The Payson Unified School District this week signed on to the effort with an agreement to put an antenna atop a building at the high school. Other antennas will go up at Gila Community College, the Payson Public Library, the Payson Police Station and Payson Regional Medical Center.
The existence of that federally funded high-speed hub opens the door to many possibilities in an area where many people with Internet service through a cable or phone company hookup have a 2 to 100 megabyte per second hookup — assuming they’re not saddled with even more painfully slow satellite Internet service.
The 1.4 terrabit hub would make it possible for 14,000 people to all operate at 100 megabytes per second at the same time.
Come the fall, the institutions that have antennas can almost immediately take advantage of the enormous depth and speed of the connection. That means the college and the school district can much more cheaply establish computer labs with a host of high-speed connections and the capacity for broadcasting real-time events or classes into properly equipped classrooms.
It should increase the medical center’s ability to do things like have medical specialists at distant hospitals consult with emergency room doctors or even examine patients.
It should also help the police and fire departments improve their emergency communications. Already every police car has a computer that can immediately access maps, records of past calls, and the police records of people they contact. A high-speed communications hub at the police station could increase that capacity significantly.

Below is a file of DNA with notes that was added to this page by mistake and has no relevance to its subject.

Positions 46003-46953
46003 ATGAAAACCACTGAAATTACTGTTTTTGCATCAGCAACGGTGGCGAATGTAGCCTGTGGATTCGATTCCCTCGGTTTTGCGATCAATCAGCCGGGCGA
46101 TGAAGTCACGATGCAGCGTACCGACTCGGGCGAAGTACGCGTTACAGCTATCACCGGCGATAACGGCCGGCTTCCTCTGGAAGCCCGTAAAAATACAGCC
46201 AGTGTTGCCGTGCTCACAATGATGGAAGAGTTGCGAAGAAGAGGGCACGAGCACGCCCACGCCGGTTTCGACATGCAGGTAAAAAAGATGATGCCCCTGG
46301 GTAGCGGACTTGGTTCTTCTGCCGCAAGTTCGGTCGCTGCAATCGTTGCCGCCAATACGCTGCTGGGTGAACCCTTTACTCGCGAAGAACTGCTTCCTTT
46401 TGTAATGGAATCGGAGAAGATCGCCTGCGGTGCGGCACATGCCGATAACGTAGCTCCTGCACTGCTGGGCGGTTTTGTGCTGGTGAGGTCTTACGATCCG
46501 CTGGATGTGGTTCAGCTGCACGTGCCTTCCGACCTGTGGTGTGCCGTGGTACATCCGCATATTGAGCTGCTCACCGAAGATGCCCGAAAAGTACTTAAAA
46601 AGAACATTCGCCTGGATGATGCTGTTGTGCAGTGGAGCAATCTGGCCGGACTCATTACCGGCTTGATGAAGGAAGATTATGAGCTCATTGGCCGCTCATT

1.4 terrabit connection comes later this year
Evans said the various cable and wireless Internet providers can also increase their speed and capacity once the 1.4 terrabit connection arrives later this year.
The plan for the college will offer a whole new set of possibilities, he said. The current plan calls for establishing a transmitter on the Hillcrest high point overlooking the region.
From that location, the antenna can pick up the 1.4 terrabit signal and broadcast a carrier signal that would allow connections throughout the region, without having to lay expensive cables. That could make it possible for homeowners and businesses to get a strong, ultra-fast Internet signal virtually anywhere in Rim Country — even in notorious cell phone and Internet holes like East Verde Estates.
Cisco will likely set up a system that covers the region for students and faculty. However, homeowners will likely need to find some Internet provider through which they would get their signal.
Evans said the negotiations continue with the many spinoffs from the proposed campus, even though the participation of ASU still hangs by the thread of the state Senate budget.
He said the financial backers who have pledged up to $500 million in loans and grants for the campus are continuing to negotiate furiously to hang onto an ultra-low interest rate loan package, despite recent sharp rises in municipal bond rates.
The backers recently went into escrow to buy a 67-acre parcel next to the community college to build the first phase of the campus, in part to lock down that low financing rate.
Solar deal still in the works
Campus backers also continue to work on a $65 million deal to put an array of solar cells on a covered event center and an expanded parking lot, which would not only make the campus energy self-sufficient, but generate enough electricity to supply 20 percent of the need in northern Gila County. Construction must start on that project by August to take advantage of an array of tax breaks and grants that will dramatically reduce the cost to investors.
Evans noted that he hopes the state will quickly resolve the budget debate in favor of the governor’s version, which would mean that ASU could commit to building a campus quickly.
If not, the town will likely have to reopen negotiations with private universities who initially expressed interest in building a campus here.